In June the Americans are relieved by English troops. In September they announce an emergency building programme for apartments. They supply building material on army lorries. They give away 15 000 Canadian wood-burning stoves. (The man gets to love the short, plump, silver-coloured oven: he builds his first room around it, a garret in a five-storey house at the Rhine.)
A strange discovery is made. The city was attacked by planes 243 times. But above all, incendiary bombs were dropped. The city and the houses burned down. But underground, water pipes, gas, electricity, telephone and the sewers remained largely undamaged. Life can begin again sooner than in other cities.
In the city feverish activity begins. Work is being done at every end and corner, as if our lives depended on it. It's about life. About a new life. The broken high-water dykes are being built up again and reinforced. The hospitals are fixed up in a makeshift way. The supply of water, gas, electricity has started to get going. From 12th May the news-sheet of the Military Government has been published: "Ruhrzeitung", on 18th July the "Neue Rheinische Zeitung" comes out. A new channel has been blasted out of the ruins of the Rhine-bridge, in order to free up the entrance to the harbour. Daily life continues: the people of Düsseldorf pay 26 .5 million in council taxes and contributions. However, on 17th July the first public concert is held, on 1st October Heinrich Hollreiser takes over the Opera and the City Orchestra. From July there are theatre performances again. People walk between piled-up walls of rubble into the theatre.
A kind of mad rush has taken hold of the people. Everyone is "on the way" somewhere, in order to bring or take something or other somewhere else. Glass for the windows. Wood, mortar, plaster, paint, nails, fibre boards. A wash-hand basin of porcelain, metal sheets, iron, nuts and bolts. Bedsteads, blankets. In this place the man stored his suitcase. In that place furniture was put for safe-keeping. (Stolen.) Somebody hid a typewriter there. Back and forth. In trains, of which only the wheels are still in order. And everywhere on the streets are queues of people. It's a matter of life and death. We are free. No more shooting. Our fear has gone. Well, partly anyway.
In a shop the man gets hold of an iron tub for 5 marks. That's made out of the head of a V 2, says the salesman. In passing the man hears two little girls arguing: "I bet you a war that what I told you is true." Betting a war. In Hunsrückenstrasse, number 13, one single house has been left standing: the pub "Fatty's Studio". Undamaged, unchanged. Walter Lemke serves soup to his friends there every evening. Plans. Hopes.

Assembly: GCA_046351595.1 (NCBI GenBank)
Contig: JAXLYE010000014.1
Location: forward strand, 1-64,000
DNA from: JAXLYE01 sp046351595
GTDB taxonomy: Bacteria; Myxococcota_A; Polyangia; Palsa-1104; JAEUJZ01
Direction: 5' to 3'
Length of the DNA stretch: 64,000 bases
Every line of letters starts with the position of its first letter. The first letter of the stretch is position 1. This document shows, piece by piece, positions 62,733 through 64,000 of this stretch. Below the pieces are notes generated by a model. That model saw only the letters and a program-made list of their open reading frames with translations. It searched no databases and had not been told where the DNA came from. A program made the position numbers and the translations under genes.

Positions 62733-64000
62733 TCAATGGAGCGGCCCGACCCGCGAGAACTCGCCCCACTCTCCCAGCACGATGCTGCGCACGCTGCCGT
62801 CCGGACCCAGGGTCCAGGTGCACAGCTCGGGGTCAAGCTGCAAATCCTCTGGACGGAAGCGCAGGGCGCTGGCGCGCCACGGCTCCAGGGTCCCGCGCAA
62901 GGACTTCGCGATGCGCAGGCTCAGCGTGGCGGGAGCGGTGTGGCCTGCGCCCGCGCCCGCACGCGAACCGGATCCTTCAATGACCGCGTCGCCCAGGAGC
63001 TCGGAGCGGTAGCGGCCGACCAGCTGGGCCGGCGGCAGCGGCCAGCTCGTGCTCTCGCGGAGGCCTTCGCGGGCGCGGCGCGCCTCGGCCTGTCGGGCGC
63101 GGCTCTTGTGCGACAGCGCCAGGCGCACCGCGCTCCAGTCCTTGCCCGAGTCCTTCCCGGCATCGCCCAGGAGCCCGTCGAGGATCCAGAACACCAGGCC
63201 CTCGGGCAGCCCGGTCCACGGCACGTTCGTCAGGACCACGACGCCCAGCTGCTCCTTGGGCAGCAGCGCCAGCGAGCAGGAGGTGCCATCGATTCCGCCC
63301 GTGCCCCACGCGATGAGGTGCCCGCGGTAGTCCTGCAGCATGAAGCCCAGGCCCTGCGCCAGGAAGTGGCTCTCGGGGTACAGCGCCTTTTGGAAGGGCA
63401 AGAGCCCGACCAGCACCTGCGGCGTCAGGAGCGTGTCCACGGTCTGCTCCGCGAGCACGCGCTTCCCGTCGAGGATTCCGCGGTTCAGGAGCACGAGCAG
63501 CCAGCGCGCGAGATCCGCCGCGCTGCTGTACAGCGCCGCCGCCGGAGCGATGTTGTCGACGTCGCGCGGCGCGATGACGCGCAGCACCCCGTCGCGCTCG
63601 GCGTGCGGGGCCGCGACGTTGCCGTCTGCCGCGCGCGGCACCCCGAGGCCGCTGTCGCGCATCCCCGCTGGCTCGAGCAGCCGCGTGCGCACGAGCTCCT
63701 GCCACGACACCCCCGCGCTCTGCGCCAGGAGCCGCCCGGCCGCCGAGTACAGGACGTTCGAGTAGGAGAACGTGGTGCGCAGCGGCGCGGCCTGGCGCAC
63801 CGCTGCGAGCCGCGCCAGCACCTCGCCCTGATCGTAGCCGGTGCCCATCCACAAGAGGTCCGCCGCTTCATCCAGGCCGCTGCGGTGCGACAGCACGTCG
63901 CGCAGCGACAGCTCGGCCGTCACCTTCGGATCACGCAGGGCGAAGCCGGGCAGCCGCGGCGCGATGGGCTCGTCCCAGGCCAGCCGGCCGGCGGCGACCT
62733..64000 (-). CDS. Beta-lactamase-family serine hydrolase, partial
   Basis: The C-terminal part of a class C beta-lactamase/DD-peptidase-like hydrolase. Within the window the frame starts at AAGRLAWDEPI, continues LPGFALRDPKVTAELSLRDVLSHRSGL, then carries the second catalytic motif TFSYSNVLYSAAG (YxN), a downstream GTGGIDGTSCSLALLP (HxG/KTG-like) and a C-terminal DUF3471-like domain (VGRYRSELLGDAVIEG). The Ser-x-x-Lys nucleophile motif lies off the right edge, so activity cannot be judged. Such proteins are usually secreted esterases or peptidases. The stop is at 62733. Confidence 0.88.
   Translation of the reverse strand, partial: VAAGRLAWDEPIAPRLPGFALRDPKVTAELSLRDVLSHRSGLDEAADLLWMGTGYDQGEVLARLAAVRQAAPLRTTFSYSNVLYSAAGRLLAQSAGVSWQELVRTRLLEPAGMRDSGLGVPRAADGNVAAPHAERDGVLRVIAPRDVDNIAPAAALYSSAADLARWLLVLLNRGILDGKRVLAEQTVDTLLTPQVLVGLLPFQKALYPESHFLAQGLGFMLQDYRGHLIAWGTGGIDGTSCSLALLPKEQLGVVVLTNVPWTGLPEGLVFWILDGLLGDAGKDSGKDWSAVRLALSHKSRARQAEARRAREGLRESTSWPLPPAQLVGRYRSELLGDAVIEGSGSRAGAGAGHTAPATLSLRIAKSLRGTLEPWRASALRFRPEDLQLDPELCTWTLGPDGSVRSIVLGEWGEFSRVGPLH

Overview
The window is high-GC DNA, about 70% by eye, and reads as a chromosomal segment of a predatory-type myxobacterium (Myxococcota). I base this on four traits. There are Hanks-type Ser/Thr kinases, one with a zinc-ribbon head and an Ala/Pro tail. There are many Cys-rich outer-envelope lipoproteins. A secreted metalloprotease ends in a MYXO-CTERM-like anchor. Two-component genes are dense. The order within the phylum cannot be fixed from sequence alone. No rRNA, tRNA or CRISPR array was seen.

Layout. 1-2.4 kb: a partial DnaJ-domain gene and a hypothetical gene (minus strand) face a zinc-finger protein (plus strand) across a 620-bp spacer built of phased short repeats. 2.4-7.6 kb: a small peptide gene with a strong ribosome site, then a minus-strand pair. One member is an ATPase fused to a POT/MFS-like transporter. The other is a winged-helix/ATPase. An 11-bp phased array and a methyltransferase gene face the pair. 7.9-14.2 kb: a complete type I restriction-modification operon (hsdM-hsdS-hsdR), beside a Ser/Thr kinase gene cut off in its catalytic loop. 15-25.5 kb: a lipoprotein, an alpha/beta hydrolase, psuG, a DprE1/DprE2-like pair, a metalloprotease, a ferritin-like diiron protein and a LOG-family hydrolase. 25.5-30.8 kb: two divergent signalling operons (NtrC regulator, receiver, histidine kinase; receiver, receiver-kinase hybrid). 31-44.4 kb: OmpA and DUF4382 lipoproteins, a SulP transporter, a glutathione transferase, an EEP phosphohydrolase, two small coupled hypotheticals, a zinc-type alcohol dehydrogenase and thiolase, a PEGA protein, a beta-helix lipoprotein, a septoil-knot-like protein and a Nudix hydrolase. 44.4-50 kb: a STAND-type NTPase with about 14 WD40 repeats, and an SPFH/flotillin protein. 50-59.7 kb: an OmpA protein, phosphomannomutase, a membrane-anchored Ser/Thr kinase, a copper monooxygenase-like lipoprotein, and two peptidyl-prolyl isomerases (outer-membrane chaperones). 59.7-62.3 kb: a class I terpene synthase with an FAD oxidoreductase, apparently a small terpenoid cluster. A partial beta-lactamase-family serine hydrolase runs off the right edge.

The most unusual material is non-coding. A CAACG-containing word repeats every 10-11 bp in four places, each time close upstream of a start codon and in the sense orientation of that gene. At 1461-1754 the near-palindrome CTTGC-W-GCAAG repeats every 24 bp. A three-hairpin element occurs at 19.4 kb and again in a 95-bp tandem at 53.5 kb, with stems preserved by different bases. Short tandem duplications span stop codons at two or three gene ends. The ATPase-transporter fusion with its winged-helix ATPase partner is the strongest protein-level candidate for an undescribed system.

Everywhere in the city, in broad daylight, on the banks of the river Düssel, rats run around, over the streets, in the rubbish bins, in the cellars, through the rubble, along the canals. They don't run very fast. They are fat. They sit still and observe the humans. Cheeky. They seem to be prepared to attack. They multiply in the underworld of the city. There's no enemy to put a stop to them. The man stands on the street and watches them. The way they eat. The way they quarrel. How they squeak. How they bite each other. How they mate.
On the mounds of rubble, in the ruins, on the walls of burnt-out buildings, everywhere moss, grasses, flowers, bushes and birch shoots establish themselves. Above all birch trees. The weather is favourable. Where do all these seeds come from, which cling onto the weathered surfaces, germinate, put down roots, open and blossom, which are beginning to cover the desert? They come from the flatlands, from the Lower Rhine, from the Grafenberger forest. They are in the air, the wind bears them here and the wind scatters them. Life. Where the bombs lie in their graves, where corpses decompose under the rubble, where walls crumble with decay, in the rain and wind, the heat of the sun and the cold. In the past the seed which fell on asphalt would perish. Now its hour has come.
In Derendorf there is an old woman who dries flowers, herbs, grasses, leaves, adds a pinch of ground human bone (at present in plentiful supply), a pinch of dried toad, excrement of dog and cat, urine of a stallion. This remedy works for everything, unwanted pregnancies, open legs, broken vows of love, bleeding hearts. The old woman lays the cards and prophesies the future from reading the hand. The whole city is talking about her. The man sees how people sneak into her house. Who knows anything about the next day, year, decade? The old woman. Dreams, wishes, prophecies.